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Most Helpful Customer Reviews on Amazon.com (beta)
Amazon.com: 4.6 out of 5 stars  15 reviews
20 of 20 people found the following review helpful
5.0 out of 5 stars From women who have gone before: balancing the Mama and the PhD June 30 2008
By Merrie - Published on Amazon.com
Format:Paperback
In today's world, a Mama, PhD, is (at best) an awkward thing to be. The glistening Ivory Tower is a place of the mind, and a place they try to make a disconnected mind. It is the realm of the intellectuals who are not busy with the physical realm. And the realm of motherhood is, firstly, a physical one. Making the two opposite spheres of "All Mind" and "All Body" mesh is an intense juggling act made worse by the academy's continued unfriendliness towards women, and in particular, mamas. If you try to balance both, the academy says, they must be in worlds as separate as the Mind and the Body. Parallel tracks that never, ever cross - and it would really be preferable if you'd just choose between one or the other.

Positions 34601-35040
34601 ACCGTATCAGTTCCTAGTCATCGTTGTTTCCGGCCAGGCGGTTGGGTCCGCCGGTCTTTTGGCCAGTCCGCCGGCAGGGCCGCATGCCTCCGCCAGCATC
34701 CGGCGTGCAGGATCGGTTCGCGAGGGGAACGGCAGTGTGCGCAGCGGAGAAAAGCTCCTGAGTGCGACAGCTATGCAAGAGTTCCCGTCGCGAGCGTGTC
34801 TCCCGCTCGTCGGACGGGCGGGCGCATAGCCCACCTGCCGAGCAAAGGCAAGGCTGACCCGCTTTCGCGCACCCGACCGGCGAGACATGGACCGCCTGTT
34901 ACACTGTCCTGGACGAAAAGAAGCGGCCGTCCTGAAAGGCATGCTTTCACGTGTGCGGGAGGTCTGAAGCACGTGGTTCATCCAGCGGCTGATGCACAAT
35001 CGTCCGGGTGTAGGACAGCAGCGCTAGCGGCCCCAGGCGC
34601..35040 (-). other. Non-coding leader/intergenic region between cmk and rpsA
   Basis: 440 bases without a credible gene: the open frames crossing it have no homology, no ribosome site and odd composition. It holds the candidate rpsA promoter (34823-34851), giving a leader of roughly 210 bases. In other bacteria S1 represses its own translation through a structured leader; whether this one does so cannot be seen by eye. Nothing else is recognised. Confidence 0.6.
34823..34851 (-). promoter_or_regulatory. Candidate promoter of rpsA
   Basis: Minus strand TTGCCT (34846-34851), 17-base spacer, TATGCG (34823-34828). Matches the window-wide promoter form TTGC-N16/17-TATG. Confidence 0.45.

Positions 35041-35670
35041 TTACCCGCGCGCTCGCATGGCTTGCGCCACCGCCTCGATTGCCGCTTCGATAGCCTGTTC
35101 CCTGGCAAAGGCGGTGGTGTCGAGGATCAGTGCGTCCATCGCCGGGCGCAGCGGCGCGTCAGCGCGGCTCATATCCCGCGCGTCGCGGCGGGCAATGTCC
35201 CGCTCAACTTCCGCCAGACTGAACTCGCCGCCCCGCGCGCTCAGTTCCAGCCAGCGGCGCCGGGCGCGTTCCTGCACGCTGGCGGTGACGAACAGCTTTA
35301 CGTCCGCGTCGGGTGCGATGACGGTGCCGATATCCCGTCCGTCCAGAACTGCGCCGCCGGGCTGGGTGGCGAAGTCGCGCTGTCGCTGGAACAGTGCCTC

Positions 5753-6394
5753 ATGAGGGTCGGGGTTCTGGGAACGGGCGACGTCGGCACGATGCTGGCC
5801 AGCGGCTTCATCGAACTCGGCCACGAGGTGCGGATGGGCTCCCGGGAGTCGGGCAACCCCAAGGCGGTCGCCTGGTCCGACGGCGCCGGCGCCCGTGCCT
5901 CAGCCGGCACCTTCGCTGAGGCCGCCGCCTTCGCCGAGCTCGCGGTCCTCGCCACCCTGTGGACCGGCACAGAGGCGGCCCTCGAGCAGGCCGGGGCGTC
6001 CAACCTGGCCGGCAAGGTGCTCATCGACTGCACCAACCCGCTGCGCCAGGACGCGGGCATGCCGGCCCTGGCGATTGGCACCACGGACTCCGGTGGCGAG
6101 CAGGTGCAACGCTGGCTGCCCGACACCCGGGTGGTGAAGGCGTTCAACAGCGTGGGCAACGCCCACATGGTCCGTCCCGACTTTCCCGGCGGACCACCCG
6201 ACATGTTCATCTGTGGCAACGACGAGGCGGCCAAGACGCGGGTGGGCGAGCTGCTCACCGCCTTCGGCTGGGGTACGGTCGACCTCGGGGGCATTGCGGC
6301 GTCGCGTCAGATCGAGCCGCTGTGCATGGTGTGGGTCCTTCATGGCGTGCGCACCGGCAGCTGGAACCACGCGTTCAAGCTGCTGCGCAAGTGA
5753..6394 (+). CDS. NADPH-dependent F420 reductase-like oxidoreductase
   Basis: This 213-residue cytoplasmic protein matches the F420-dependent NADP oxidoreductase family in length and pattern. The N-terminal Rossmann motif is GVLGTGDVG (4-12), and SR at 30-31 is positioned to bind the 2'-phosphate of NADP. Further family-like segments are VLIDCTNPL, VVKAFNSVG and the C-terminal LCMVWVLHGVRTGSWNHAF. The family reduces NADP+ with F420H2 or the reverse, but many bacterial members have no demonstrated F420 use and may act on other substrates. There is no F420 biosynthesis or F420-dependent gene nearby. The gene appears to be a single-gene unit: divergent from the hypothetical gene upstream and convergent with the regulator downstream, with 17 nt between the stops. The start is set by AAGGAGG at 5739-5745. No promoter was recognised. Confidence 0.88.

And that's where this book comes in. As the Introduction explains, "With no easy solution for the struggles they encounter, women take a variety of different approaches as they attempt to reconcile family and academy." The essays anthologized are real women sharing their stories of bringing together both hemispheres, the Mama and the PhD; of women who have chosen to put one on hold for the sake of the other, and of women still deciding. They talk candidly of the difficulties and the sacrifices, and share how they've come to terms with their decisions regarding motherhood and the academy. There are stories of women who have not only not chosen, but have brought the two halves of themselves together into a whole. The last section of the book, "Momifesto", shares brighter hopes for change and a new future for the Mama, PhDs. And in the essay with the same title, women considering this balancing act will be encouraged by the compilation of ten things the authors wished they'd known.